Global Policy Forum

Sanctions on Iraq 'Could Go in Six Months'


By Richard Beeston

Times of London
November 20, 2000

Britain has extended an olive branch to President Saddam Hussein, promising to lift sanctions "within six months" and to help Iraq to reintegrate into the international community if Baghdad allows UN weapons inspectors back into the country. In a move that could cause serious friction with the United States, which is working for the overthrow of the Saddam regime, Peter Hain, the Foreign Office Minister responsible for the Middle East, said that he wanted to see the decade-long embargo lifted.

"I want to say it clearly now, because it has not been said as clearly before," he told The Times. "I want to see sanctions suspended so that everything can move forward. Iraq can move forward, the region can move forward.

"But the only vehicle for that is (UN Security Council Resolution) 1284, which in return for allowing inspectors back would trigger within months, literally within 180 days, sanctions suspension."

Although his message was a broad restatement of existing policy, the tone was vastly different from earlier statements. Britain has been under growing pressure from moderate Arab countries to ease the ten-year embargo on Iraq, which is being broken almost daily by flights, VIP visits and cross-border trade. Across the Arab and Islamic worlds, Britain and America's tough stand against Baghdad has been widely criticised for punishing the Iraqi people and leaving the regime intact.

Mr Hain said that in addition to his public appeal to the Iraqi leadership to co-operate with the UN, Britain had been making indirect approaches to Baghdad through friendly Arab governments in an effort to persuade the Iraqis to change their minds. "I have been meeting with a number of key foreign ministers in the region, in the Gulf and other Arab states, who have been seeking to have a dialogue with Tariq Aziz, the Iraqi Foreign Minister, about how 1284 can be implemented," he said. "I am hopeful that if a way can be found for Iraq's dignity to be respected, while allowing the arms inspectors in, then we could see sanctions suspended within six months."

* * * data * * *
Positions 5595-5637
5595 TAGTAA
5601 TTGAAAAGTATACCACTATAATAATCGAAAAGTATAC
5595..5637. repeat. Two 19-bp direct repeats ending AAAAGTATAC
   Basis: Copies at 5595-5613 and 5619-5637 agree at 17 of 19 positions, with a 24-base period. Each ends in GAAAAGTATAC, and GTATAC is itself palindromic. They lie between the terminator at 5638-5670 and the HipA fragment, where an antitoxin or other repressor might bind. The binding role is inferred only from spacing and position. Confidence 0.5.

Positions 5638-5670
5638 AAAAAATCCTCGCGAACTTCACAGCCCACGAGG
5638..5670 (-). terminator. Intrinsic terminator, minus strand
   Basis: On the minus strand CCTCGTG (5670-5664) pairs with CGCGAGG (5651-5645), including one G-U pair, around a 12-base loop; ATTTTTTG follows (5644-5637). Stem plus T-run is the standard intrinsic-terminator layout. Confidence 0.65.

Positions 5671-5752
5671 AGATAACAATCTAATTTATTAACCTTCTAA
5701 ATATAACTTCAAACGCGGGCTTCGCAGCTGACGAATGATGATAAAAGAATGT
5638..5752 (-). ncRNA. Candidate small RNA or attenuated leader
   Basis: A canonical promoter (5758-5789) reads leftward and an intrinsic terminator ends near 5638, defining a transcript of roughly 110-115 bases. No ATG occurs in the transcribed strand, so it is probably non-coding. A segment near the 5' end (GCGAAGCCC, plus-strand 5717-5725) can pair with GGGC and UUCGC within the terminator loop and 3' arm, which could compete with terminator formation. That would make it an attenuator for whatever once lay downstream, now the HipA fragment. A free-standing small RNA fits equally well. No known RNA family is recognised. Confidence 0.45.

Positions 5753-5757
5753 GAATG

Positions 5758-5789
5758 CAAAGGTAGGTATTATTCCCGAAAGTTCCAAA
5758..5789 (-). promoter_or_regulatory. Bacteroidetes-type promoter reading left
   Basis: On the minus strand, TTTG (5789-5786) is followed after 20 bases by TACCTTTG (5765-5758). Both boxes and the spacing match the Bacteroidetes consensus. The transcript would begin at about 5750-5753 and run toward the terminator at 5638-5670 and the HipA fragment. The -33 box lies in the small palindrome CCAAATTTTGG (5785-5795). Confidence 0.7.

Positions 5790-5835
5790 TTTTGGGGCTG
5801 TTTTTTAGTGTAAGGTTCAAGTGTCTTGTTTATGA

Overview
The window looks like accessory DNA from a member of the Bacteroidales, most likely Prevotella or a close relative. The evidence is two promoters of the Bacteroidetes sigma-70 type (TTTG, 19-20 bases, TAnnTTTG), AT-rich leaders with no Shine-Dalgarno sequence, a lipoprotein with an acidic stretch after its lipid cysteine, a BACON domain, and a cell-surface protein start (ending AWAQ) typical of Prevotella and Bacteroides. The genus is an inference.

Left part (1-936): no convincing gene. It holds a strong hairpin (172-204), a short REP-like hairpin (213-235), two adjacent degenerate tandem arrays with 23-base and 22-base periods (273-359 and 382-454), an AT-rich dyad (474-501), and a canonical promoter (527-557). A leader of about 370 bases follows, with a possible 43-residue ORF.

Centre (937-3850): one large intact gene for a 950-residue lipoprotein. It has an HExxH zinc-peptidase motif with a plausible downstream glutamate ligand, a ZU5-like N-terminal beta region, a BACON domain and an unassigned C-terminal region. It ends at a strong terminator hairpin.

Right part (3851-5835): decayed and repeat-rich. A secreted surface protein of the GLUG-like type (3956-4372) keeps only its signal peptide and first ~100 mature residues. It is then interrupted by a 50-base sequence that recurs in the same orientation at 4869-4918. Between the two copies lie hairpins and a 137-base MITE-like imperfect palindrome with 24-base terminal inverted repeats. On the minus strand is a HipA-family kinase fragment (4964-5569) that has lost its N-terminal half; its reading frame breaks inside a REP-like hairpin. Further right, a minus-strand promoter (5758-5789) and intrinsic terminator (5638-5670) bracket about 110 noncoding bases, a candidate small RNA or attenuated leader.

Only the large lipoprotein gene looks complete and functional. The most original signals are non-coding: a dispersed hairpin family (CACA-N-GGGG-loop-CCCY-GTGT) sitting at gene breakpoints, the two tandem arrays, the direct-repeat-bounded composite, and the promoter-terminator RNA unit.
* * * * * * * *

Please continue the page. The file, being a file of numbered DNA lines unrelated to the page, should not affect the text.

Even before that happens, Britain is prepared to show flexibility in other areas. Mr Hain said that talks were under way with the French and Russians at the United Nations to draw up a system that would allow regular flights to resume to Iraq, so long as they were searched before take-off to make sure they were not helping Baghdad to rebuild its weapons of mass destruction.

In addition, he hinted that if the Iraqis began to co-operate there could be movement on the question of the no-fly zones, the areas of northern and southern Iraq being patrolled by British and American warplanes.

Taken together, Mr Hain's remarks suggest a reorientation of British policy towards Iraq. Although Foreign Office officials are concerned that the Iraqis are still concealing stockpiles of germs and chemical agents used in the manufacture of biological weapons and poison gas, they would evidently prefer to have UN inspectors on the ground rather than the existing situation, where there are no monitors in Iraq at all.

One issue in particular - the survival of Saddam - could divide Britain and the US, which have remained united for a decade on their approach to Iraq. Although successive US Presidents have sought the removal of Saddam and have been backing the Iraqi Opposition, Mr Hain insisted that who ruled Iraq was not his concern.

More Information on a Turning Point for Iraq
More Information on Civilian Flights to Iraq
More Information on Sanctions Against Iraq


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